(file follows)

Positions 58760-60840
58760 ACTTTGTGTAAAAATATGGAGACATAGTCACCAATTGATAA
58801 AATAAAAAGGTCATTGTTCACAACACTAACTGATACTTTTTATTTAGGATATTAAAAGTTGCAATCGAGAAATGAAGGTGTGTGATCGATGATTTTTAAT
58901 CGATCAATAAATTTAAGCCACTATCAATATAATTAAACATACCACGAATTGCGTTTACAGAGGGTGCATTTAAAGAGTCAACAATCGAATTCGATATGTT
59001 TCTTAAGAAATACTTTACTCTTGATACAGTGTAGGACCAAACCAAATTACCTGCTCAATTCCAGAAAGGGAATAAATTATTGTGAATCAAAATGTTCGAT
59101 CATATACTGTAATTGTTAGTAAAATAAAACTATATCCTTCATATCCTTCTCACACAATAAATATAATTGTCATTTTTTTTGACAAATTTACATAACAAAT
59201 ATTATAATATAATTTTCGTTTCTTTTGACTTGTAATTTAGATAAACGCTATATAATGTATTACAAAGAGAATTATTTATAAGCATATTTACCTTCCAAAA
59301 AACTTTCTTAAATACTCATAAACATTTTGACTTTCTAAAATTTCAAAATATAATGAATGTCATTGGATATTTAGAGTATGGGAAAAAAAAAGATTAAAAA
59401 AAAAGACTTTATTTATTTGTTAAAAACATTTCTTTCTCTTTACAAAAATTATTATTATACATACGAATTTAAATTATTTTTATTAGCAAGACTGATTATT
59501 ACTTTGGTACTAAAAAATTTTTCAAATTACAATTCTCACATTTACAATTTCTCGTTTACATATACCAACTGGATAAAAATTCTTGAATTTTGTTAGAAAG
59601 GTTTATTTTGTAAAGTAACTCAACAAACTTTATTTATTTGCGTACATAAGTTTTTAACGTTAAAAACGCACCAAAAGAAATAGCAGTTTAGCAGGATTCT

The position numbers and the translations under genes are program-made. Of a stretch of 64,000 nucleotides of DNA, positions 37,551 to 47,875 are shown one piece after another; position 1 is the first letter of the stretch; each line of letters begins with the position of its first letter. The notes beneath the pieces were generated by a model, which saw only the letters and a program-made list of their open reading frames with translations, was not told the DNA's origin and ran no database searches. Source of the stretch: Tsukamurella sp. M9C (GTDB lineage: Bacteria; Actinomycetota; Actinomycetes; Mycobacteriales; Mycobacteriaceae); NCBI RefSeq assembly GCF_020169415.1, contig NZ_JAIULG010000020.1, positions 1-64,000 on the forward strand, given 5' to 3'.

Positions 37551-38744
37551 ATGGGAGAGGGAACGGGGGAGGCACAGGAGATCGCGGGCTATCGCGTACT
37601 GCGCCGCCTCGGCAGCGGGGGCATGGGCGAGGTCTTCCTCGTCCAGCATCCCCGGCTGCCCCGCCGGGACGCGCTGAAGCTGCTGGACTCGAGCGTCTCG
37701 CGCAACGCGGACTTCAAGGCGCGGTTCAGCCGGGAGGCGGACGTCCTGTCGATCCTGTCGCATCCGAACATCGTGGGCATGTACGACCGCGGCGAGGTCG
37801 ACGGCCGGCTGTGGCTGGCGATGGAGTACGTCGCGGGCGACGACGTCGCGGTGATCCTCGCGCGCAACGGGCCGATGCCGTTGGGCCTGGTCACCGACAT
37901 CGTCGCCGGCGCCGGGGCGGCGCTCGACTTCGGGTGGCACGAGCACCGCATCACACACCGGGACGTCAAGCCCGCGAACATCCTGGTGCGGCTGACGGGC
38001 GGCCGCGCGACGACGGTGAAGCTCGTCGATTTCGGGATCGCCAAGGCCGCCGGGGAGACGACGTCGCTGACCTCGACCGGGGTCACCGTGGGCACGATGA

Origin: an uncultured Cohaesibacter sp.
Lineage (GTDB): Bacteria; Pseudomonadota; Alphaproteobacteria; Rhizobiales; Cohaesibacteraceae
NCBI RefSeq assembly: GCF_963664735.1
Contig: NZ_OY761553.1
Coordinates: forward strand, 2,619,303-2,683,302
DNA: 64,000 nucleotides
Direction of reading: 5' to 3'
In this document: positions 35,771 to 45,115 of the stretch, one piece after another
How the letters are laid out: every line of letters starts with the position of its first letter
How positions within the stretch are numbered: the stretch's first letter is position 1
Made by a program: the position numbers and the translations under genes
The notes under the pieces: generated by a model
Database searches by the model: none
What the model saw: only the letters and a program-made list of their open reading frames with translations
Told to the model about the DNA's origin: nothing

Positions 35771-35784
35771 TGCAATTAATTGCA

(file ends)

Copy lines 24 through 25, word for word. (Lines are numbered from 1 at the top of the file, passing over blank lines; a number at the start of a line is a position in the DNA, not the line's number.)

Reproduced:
Coordinates: forward strand, 2,619,303-2,683,302
DNA: 64,000 nucleotides